I’m sure there are many other unusual outlets worth exploring. Let’s share!
15 thoughts on “PROMOTING BOOKS VIA IMPROBABLE PUBLICITY OUTLETS by Jill Amadio”
I think it’s always great to find places outside the box to promote, Jill. And I keep talking about putting a page on my website to deal with places and other things from my stories, but so far haven’t gotten around to it. Maybe your column will motivate me.
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Thanks, Paul. I’m sure there are many more outlets than I mention – just takes a bit of imagination and you have plenty of that! Good luck with your site.
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Paul, were you the replier (!!) who mentioned a couple of blog sites worth checking out? I think one was Bookends or something. Thanks for a repeat, that particular email vanished. I’m at email@example.com
Jill, You have definitely made me think outside the very small box I usually find myself in. But there are other avenues if we writers only take a stroll down one or two. Thanks for the motivation.
Jill, You asked us to share ideas. Here are a few that I want to work on. Since readership seems to be going down except for older folks, tapping into retirement homes can be an avenue. And since the only way to stimulate any interest in reading is to start with kids in schools and their reading programs, there is an avenue. Even if mysteries might not be young people’s main interest, it still could lead them to reading a good mystery. (Think what Nancy Drew and The Hardy Boys did to our age group.) And promoting writing in schools can also lead to more reading. It’s a start.
Good idea, Gayle. I live in Laguna Woods, a senor community for 55 and over. The average age here is 68 so I made the grade! I joined both writers clubs here but older people, it seems, prefer the library and are a little cautious about spending money in case they run out of it before the Grim Reaper arrives. I found that giving talks sells a few books at these clubs, as well as at other clubs here. I wrote a WWII biography of a fighter ace and gave a talk to the Aerospace Club, and to the Video Club and Film Club about my Rudy Vallee book – sadly out of print but an opportunity to sell my mysteries. I also picked up some editing jobs. I am also a contributor to these clubs anthiologies.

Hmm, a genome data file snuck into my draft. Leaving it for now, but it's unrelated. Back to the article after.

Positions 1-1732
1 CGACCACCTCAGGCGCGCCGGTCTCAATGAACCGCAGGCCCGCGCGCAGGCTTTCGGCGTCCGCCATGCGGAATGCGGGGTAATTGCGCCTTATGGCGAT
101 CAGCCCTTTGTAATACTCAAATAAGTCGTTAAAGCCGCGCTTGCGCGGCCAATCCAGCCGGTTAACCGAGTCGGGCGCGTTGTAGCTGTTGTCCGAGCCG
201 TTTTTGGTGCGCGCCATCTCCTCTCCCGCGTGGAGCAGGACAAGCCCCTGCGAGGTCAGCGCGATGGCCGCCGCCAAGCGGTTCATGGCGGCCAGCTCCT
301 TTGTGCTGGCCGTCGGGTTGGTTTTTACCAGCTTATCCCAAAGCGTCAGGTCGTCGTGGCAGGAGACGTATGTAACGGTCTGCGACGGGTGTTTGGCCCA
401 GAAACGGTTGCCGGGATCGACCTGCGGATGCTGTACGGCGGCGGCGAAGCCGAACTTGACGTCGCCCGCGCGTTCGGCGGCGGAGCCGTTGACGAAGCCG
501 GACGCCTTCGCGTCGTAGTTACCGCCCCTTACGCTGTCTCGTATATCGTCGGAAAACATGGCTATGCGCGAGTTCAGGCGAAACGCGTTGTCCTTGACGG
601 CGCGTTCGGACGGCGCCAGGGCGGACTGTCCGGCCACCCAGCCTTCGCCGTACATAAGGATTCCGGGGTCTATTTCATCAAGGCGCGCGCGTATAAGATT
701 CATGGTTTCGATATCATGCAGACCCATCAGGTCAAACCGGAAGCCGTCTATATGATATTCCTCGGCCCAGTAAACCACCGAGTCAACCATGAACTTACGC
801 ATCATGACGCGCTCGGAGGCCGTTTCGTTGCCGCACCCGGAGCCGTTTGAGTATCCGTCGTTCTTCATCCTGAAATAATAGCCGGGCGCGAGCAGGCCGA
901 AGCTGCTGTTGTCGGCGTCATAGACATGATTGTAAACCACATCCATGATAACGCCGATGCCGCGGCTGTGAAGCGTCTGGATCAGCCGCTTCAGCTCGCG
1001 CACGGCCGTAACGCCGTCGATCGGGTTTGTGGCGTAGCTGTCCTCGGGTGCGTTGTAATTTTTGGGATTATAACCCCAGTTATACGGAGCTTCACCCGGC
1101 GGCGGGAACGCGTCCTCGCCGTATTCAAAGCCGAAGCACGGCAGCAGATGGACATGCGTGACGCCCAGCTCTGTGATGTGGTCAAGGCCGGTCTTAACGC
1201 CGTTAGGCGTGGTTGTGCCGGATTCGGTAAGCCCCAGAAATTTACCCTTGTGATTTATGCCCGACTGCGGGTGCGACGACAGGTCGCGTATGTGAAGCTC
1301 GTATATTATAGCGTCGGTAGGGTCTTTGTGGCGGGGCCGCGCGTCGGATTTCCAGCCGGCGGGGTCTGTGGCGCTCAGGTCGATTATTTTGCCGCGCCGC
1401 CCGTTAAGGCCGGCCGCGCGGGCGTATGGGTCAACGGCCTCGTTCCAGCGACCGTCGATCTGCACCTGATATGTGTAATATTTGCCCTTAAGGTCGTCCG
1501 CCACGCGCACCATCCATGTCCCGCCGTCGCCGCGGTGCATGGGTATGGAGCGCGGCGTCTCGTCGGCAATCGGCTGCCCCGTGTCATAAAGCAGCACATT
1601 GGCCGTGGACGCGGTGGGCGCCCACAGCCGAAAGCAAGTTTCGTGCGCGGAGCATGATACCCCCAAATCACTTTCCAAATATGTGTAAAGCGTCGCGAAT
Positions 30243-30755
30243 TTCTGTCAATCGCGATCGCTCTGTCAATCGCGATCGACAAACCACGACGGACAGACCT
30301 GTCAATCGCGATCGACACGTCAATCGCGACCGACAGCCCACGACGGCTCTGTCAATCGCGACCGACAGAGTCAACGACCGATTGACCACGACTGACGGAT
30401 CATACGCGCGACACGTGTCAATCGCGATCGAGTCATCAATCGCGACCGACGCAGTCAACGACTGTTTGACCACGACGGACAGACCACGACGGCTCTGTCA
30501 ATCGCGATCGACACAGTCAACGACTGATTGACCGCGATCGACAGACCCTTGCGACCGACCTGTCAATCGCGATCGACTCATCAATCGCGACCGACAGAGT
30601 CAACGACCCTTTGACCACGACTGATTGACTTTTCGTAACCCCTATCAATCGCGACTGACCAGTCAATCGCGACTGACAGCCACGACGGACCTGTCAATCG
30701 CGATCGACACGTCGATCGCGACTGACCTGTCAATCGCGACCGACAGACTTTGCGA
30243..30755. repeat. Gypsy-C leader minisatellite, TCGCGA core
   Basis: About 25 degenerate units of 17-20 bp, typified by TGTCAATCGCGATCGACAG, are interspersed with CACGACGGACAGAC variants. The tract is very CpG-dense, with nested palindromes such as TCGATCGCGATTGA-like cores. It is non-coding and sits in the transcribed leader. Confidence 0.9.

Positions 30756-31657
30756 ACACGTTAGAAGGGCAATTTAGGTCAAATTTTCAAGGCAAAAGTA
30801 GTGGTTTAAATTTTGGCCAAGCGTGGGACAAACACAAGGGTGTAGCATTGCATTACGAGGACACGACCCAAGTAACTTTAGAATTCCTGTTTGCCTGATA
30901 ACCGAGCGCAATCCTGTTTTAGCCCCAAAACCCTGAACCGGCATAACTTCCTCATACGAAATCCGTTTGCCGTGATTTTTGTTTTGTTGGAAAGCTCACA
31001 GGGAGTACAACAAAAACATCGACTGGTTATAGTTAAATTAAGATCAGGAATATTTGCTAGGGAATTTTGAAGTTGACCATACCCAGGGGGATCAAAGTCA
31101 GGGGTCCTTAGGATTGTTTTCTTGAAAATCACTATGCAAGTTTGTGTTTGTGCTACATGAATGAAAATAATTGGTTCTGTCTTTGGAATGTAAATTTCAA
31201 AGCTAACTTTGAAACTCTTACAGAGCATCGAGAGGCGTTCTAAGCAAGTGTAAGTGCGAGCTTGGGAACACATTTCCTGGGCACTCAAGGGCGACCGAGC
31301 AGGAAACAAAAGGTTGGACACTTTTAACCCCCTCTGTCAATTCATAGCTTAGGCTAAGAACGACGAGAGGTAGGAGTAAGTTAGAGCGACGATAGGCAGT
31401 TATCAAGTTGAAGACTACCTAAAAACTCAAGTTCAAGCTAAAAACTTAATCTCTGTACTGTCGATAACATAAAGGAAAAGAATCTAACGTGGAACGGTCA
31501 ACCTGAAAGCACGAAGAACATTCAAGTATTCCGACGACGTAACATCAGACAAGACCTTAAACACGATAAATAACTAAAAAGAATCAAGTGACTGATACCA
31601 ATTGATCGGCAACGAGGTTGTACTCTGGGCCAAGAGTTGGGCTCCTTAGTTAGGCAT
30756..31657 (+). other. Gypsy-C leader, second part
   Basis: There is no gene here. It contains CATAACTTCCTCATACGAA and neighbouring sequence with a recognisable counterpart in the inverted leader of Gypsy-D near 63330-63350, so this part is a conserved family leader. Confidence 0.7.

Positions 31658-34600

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Gayle, thanks for the comments. Sometimes all we need is a small nudge.
Wow, Jill. You’re creative not only in your writing but also in your publicizing it! Fun post!
Thank you, Linda. Just wish marketing wasn’t so time-consuming. See you Sunday at OC SinC.
Such great ideas, Jill. You’re right – thinking outside the box is key. We must be as creative in our marketing as we are in our storytelling. My writers group in Washington rents a booth at the farmer’s market to sell our books, which are locally made and sourced products. Plus, if you forget them in the trunk of your car, they won’t rot like those strawberries (ha ha).
Thanks, and that’s a great idea, Miko in every aspect of your produce!
Good post, Jill! I lag behind in promotional ideas (mentally figuring them out, and then actually doing) So your post was great inspiration for “doing it!” You’ve given me several ideas.
Great post, Jill. I love the idea of adding a settings page to my website. I feature settings on my Pinterest page but Pinterest has never taken off for me. I’m part of an anthology called 50 Shades of Cabernet. We haven’t been successful in getting our print books into wineries (we thought it would be a cinch) but some of the ideas you mention, like the Costco newsletter, might work. You have a good point about folks in retirement homes being reluctant to spend money on books. Also they might not have the physical room for them. But many older folks use ereaders and ebooks are less expensive alternatives to print.
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Maybe you could talk wineries into a wine tasting book event along with other authors who include wine in their books, or at stores that sell wine accessories.
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WOW. Jill, you really gave us all a goose in the right direction of publicity, opening our eyes to so many ways to promote books. Now, when I finally get mine done, I will have some ideas of where to promote. The setting (Malawi, Africa) in my children’s book should bring several ideas of publications and organizations to contact. Thanks!